# White Dwarf and Degenerate Matter

How do we know degenerate matter exists on white dwarfs? Is it purely hypothetical or have we observed it before? Have we ever created a form of degenerate matter on earth?

The density of white dwarfs is not hypothetical, it can be measured. The short answer is that the density is so high that a stable star can only be supported by electron degeneracy.

Sirius B is an example. The radius can be estimated by combining the luminosity of the white dwarf with its temperature estimated from spectroscopy. The mass can then be determined from the binary motion (with Sirius A), or gravitational redshift or from estimating the surface gravity from the width of absorption lines in its spectrum. These tell us that Sirius B has a radius of $0.0084 R_{\odot}$ and a mass of about $1 M_{\odot}$ (e.g. Holberg et al. 2012). This leads to an estimate of the average density of $2.4 \times 10^{9}$ kg/m$^3$.

Now, we know that for such an object to find any kind of equilibrium that the pressure must be greatest in the middle. Since for any plausible equation of state, the pressure increases with density, then the white dwarf must be even denser than the average at its centre.

From there it is a standard piece of bookwork to show why the white dwarf must be supported by electron degeneracy pressure and I will repeat it here.

An electron gas can only escape degeneracy if $E_F - m_e c^2 < k_{b}T$, where $E_F - m_e c^2$ is the kinetic energy associated with the Fermi energy of the electrons, $m_e$ is the electron mass and $T$ is the temperature.

The Fermi energy can be derived from the following formula (again, standard bookwork, this is not exotic physics, it is the same physics that describes how conduction takes place in metals). $$E_F = \left[ \left(\frac{3h^3n_e}{8\pi}\right)^{2/3}c^2 + m_e^2 c^4 \right]^{1/2},$$ where $n_e$ is the electron number density. Now it turns out that the temperatures we are going to need to avoid degeneracy (see below) are easily going to be sufficient to completely ionise the contents of the white dwarf. If we assume the white dwarf is made out of carbon or oxygen, then the relationship between mass density and $n_e$ is just $\rho = 2 n_e m_u$, where $m_u$ is an atomic mass unit (the 2 just comes from the fact that there are 2 mass units per free electron). We could mess about with the composition a little to change this relationship, but it doesn't matter very much.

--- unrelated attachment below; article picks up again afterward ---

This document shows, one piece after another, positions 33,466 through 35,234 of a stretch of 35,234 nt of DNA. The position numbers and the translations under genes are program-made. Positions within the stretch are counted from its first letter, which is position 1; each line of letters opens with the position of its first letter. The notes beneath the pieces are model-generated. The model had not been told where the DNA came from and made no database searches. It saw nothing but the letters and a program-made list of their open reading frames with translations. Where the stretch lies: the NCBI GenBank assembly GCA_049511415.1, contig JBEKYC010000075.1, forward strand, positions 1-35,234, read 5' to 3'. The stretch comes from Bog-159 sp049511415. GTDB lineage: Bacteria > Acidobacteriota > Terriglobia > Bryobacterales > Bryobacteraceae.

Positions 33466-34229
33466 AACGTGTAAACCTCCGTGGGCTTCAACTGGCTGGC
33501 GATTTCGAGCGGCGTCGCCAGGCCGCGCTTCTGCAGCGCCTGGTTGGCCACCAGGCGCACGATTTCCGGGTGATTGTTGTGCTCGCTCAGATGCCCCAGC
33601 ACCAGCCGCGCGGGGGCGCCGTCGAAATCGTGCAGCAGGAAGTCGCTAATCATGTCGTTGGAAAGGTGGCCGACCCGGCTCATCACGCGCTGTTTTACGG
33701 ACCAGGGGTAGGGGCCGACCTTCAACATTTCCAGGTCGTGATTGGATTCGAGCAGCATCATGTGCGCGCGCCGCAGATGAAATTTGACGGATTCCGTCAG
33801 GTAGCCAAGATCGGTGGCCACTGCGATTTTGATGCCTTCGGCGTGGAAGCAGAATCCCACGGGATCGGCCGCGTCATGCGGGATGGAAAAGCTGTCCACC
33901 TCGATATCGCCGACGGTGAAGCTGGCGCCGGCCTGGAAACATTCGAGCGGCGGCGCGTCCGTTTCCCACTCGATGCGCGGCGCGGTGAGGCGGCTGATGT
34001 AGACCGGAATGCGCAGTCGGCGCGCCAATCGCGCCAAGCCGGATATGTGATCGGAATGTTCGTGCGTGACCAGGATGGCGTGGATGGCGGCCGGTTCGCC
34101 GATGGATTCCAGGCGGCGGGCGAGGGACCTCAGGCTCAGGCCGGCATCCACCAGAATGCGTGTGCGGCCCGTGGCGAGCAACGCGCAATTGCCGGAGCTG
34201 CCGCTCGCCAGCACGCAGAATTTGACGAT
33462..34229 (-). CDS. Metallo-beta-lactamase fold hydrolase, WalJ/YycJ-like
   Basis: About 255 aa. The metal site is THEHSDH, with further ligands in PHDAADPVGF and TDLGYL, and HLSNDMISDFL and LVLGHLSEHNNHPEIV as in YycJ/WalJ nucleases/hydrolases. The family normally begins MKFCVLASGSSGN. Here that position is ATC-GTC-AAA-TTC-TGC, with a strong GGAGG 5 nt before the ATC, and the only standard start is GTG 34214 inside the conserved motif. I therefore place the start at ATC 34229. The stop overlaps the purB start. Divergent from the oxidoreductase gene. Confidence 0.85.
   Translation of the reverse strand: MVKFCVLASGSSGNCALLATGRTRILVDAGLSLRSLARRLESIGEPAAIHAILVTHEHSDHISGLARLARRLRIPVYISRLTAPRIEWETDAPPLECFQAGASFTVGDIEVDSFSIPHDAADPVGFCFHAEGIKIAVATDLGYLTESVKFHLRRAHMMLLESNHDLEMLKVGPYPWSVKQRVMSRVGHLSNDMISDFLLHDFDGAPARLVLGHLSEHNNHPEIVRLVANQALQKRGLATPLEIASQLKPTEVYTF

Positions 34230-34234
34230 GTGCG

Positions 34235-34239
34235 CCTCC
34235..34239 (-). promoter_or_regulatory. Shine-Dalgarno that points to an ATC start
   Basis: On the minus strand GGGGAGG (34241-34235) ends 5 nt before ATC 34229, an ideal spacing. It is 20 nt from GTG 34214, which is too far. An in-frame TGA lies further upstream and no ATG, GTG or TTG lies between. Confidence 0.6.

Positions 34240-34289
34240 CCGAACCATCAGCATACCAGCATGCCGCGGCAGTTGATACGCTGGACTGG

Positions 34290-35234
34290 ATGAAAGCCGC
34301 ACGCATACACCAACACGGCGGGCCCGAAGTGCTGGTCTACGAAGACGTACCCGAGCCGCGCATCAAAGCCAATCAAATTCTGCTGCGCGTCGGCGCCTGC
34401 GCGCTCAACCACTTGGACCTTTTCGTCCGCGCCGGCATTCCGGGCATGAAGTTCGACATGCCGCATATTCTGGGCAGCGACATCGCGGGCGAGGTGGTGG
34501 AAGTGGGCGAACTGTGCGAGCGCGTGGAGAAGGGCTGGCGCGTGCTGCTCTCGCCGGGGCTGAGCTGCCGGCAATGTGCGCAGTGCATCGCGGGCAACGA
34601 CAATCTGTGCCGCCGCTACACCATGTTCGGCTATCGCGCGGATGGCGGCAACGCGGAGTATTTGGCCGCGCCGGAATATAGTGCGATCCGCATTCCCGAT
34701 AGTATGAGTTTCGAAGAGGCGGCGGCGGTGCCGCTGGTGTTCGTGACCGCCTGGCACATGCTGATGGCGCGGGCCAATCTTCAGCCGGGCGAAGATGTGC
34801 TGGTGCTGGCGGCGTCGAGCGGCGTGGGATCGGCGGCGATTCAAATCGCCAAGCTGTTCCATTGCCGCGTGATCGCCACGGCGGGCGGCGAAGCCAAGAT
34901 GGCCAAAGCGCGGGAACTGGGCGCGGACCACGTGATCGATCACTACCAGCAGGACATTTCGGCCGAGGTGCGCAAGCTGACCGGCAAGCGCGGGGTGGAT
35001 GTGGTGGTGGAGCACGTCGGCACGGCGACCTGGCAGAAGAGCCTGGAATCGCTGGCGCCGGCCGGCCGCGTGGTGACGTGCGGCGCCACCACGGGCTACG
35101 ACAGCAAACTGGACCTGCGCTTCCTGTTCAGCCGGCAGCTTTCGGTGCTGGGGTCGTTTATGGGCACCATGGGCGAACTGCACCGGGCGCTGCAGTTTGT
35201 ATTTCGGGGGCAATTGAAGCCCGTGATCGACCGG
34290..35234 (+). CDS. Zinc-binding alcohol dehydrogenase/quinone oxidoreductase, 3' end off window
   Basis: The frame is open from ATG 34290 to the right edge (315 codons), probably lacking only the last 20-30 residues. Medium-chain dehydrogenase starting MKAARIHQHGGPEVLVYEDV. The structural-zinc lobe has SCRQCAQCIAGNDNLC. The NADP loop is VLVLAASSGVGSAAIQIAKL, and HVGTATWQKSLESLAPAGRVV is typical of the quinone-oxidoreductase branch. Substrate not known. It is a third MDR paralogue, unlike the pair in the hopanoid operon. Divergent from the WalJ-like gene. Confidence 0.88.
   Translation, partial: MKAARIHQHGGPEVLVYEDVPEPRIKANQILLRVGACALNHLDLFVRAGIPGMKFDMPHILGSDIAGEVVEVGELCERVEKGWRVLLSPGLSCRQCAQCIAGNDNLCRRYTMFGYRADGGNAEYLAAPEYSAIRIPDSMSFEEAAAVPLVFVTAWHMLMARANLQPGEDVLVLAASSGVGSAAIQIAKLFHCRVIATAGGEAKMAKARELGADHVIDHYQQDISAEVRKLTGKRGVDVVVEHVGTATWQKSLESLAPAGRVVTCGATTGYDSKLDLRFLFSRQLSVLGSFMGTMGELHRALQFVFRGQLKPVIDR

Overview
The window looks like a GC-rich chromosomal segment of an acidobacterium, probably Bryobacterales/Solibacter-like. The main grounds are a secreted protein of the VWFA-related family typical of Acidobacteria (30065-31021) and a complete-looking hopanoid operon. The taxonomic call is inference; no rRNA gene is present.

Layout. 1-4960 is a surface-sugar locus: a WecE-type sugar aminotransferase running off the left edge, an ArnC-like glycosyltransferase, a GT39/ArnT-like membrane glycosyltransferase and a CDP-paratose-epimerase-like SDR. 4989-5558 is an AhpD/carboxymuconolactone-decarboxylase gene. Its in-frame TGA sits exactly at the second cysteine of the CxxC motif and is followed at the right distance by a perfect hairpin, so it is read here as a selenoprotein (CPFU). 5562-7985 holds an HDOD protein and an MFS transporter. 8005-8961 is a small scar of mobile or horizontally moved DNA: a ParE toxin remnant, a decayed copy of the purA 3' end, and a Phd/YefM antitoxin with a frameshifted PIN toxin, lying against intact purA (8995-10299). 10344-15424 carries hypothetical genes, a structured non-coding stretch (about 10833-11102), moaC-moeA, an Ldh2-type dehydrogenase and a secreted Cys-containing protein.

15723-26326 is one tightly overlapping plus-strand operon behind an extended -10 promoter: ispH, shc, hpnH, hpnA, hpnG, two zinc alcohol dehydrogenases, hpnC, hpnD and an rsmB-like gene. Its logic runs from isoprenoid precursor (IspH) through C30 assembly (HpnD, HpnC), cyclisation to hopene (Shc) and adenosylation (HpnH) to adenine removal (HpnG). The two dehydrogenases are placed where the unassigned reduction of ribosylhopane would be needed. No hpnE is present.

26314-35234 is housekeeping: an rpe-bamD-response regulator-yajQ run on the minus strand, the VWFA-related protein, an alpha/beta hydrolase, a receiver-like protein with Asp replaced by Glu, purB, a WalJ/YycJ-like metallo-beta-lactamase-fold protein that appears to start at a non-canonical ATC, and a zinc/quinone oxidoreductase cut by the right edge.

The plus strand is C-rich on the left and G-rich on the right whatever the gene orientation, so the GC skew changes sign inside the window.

Making the appropriate substitutions and using $\rho = 2.4 \times 10^{9}$ kg/m$^3$, we obtain $E_F = 0.75$ MeV (or $1.2\times10^{-13}$ J). If we now use the test $$T > \frac{E_F - m_e ,c^2}{k_b},$$ we find that to avoid electron degeneracy then the temperature inside the white dwarf must exceed $2.75 \times 10^{9}$ K (and be much higher in the centre of the white dwarf where the density and Fermi energy are larger). If temperatures were this high inside a white dwarf and it was made of something like carbon or oxygen then nuclear fusion would take place (rapidly) and the luminosity of the white dwarf would not be as low as it is.

But what if it were made of iron? There would be no nuclear fusion, even at these high temperatures. OK, leaving aside that if the interior really were that hot, it could not be hidden very easily by an atmosphere, then this would not be a stable situation. The star would be losing copious heat via neutrino losses. If the gas were non-degenerate, the star would rapidly contract and become even hotter and even denser, and if you are not going to allow for degeneracy (i.e. you postulate that quantum mechanics does not exist), then rather quickly the white dwarf ends up being a black hole.

A back of the envelope estimate would be to divide the gravitational potential energy by the current luminosity. Taking Sirius B as an example, the timescale is $$\tau \sim \frac{GM^2}{RL},$$ where $L$ is the luminosity. Taking the current luminosity from photons at the surface this timescale would be a few $10^{10}$ years (plausibly stable). But if the interior were at $\sim 10^{10}$ K, the neutrino losses would be many orders of magnitude greater and the timescale would be just millions of years.

We know that this isn't happening to white dwarfs because we know they are stable and long-lived. We see them in clusters of stars of known age and associated with stars that are much older than millions of years. For instance we know that stars like Sirius A are hundreds of millions of years old. We can calculate using the theory of electron degenerate structures that the faintest white dwarfs we see have been cooling for 10 billion years without collapsing - precisely the age expected for the galactic disk. The cooling ages of white dwarfs in clusters match the ages of those clusters very well.

Degenerate matter is very common on earth. The conduction electrons in a metal form a degenerate gas. If you mean the kind of degenerate matter in white dwarfs, then no, at least not in any stable state. The pressures required to constrain such energy densities are too large to create in the lab.